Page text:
Using search terms as part of a content audit can give insight into the structure of your site. You can analyze these search terms to inform your taxonomy and future content efforts, and to evaluate the findability of content on your site.
This article refers to using the on-site search terms in a content audit.
Search terms not in your taxonomy
As a way to improve taxonomy and search, one way to use on-site search terms to improve search results is to see how the searched terms are accommodated in the taxonomy. To do this, take the searched term and identify where it is in the taxonomy, either as a preferred term, a synonym, or a keyword or keyphrase.
You may not want all of the search terms in the taxonomy or maybe there is no content for the term. If there are search terms for which you don’t have content and you would never talk about that term, then it’s not appropriate to put it into the taxonomy or to have content for that term.
After reviewing the search terms, some of these terms may align with your organization’s content strategy. You can feed these search terms into the content creation life cycle.
If these search terms are within your organization’s domain, then creating content around the term can be a longer term goal.
Note that improving search by adding preferred terms, synonyms, and keywords and phrases isn’t as simple as adding these terms to your taxonomy. You’ll still need to ensure that the search tool uses the taxonomy to improve search results.
Each search tool is different, so you’ll need to investigate based on the tool and talk with developers.
Can’t Find Page through Browse
Browsing and searching are two ways to access content on a website. While users might start their website experience with the search box, they can also turn to search when they can’t find content through browse.
(Note that it is more typical for users to browse on your site instead of using the search box on your site. A search engine, such as Google or Bing, is a different use case that directs users to content on your site.)
Going through the search terms to see what users have searched for can potentially tell you what people can’t find on your site. We say “potentially” because you really need to dig into these search terms to see what’s happening on your site.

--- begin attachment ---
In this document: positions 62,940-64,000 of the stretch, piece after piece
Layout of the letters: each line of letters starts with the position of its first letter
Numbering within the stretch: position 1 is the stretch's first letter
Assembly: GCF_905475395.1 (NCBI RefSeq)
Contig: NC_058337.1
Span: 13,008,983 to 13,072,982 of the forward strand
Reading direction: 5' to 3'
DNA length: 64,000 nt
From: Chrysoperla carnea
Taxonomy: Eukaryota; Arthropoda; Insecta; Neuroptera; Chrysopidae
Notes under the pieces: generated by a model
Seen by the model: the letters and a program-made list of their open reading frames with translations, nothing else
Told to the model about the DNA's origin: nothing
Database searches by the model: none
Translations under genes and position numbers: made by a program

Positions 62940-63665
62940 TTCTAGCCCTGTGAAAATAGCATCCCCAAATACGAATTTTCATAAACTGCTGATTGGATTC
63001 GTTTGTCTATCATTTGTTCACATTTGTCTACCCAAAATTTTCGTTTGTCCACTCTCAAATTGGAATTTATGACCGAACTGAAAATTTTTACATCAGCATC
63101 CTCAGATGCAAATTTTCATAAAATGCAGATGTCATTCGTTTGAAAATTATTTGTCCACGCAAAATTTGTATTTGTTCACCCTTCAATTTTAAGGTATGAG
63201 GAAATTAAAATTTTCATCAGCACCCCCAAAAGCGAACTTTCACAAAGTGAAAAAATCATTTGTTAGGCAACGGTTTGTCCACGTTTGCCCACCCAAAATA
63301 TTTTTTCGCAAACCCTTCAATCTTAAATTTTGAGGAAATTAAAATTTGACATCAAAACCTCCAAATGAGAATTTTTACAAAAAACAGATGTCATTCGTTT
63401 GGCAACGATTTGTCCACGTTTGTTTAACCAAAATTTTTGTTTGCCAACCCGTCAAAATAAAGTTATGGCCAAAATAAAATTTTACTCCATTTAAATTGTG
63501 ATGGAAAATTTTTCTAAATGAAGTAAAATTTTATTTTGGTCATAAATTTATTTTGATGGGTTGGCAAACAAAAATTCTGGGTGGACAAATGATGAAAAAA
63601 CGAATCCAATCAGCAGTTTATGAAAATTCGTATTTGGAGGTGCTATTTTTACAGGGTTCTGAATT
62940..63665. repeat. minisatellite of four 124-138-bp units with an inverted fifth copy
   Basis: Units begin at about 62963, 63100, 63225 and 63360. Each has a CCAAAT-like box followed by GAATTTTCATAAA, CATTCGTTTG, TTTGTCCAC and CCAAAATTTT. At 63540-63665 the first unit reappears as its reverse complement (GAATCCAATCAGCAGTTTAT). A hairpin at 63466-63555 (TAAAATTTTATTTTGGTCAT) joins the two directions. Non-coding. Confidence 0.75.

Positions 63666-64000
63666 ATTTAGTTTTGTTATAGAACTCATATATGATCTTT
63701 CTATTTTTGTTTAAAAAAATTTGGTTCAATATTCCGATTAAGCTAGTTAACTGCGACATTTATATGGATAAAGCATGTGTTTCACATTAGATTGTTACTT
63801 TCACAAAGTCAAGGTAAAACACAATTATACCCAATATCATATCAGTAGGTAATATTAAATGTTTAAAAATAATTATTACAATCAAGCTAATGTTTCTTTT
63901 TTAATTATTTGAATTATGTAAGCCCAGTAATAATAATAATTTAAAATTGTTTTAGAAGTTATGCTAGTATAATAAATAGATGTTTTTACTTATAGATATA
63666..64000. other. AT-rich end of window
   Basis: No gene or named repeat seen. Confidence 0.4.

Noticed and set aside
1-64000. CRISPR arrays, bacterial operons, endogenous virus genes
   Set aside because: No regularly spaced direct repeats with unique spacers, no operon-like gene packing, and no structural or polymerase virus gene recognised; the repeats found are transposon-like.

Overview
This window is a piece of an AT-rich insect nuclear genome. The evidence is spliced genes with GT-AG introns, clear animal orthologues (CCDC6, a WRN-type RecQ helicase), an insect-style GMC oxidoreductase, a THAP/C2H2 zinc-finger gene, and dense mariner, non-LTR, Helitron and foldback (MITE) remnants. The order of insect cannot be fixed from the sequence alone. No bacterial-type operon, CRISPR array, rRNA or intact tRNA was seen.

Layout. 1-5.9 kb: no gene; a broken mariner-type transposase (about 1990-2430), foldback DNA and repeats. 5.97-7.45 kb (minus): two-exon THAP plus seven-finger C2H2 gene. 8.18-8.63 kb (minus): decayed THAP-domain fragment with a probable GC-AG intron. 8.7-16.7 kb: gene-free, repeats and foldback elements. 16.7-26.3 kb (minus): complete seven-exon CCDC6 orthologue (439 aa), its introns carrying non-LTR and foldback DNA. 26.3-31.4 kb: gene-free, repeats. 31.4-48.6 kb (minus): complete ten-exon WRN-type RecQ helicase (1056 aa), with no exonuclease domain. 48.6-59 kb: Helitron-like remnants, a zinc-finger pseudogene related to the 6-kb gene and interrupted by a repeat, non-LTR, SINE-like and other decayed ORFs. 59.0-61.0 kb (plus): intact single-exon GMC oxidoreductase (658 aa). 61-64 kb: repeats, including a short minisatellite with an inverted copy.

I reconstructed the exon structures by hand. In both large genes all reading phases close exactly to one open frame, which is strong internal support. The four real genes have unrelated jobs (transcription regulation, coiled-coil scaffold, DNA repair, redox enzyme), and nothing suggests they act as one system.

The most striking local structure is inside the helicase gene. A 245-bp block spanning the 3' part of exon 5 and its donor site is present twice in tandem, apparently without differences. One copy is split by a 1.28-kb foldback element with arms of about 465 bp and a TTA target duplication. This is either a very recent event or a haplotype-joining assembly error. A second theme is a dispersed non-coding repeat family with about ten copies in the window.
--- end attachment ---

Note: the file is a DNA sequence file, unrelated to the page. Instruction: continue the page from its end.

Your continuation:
Ways to Investigate
Some ways to investigate what is happening with search terms include:
- Does the search term and its variants appear frequently? If the term comes up frequently in the search terms, this may point to popular content that can’t be found through browsing.
- Does the search term and its variants not appear frequently? If it doesn’t come up frequently, it may point to content that is easier to find through browse or is not popular for users.
- Compare the page hits: If the content isn’t popular but is searched for frequently, this can point to the content not being findable on the site. If the content isn’t popular and not searched frequently, this can point to the content being irrelevant to the site.
- Reenact the search: Take some of the more frequently searched terms and perform that search on your site. What results appear? Do the results match the intent of the search? Do odd results appear? Evaluate the results and list the ways the content, taxonomy, and search tool can be improved to improve the search results.
Where to get the search terms
To get the on-site search terms, consult your Analytics expert. In Google Analytics, these search terms are listed in Behavior>Site Search section.
Once you get these search terms, you’ll want to eliminate redundancies and terms that are very similar. If you want to optimize for the most popular search terms, start at the top of the list (in terms of frequency). If you want to optimize for the long tail, look at the terms that don’t occur frequently.
Thanks to Tom Johnson for the Browse vs Search article and AGConsult for the article on Navigation vs Search. This Search Log Analysis article from NN Group is also a great resource.
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(A previous version of this post used an image with a wooden box. This was mistakenly taken from woodenearth.com.
It was an unintentional copyright infringement. Sorry.)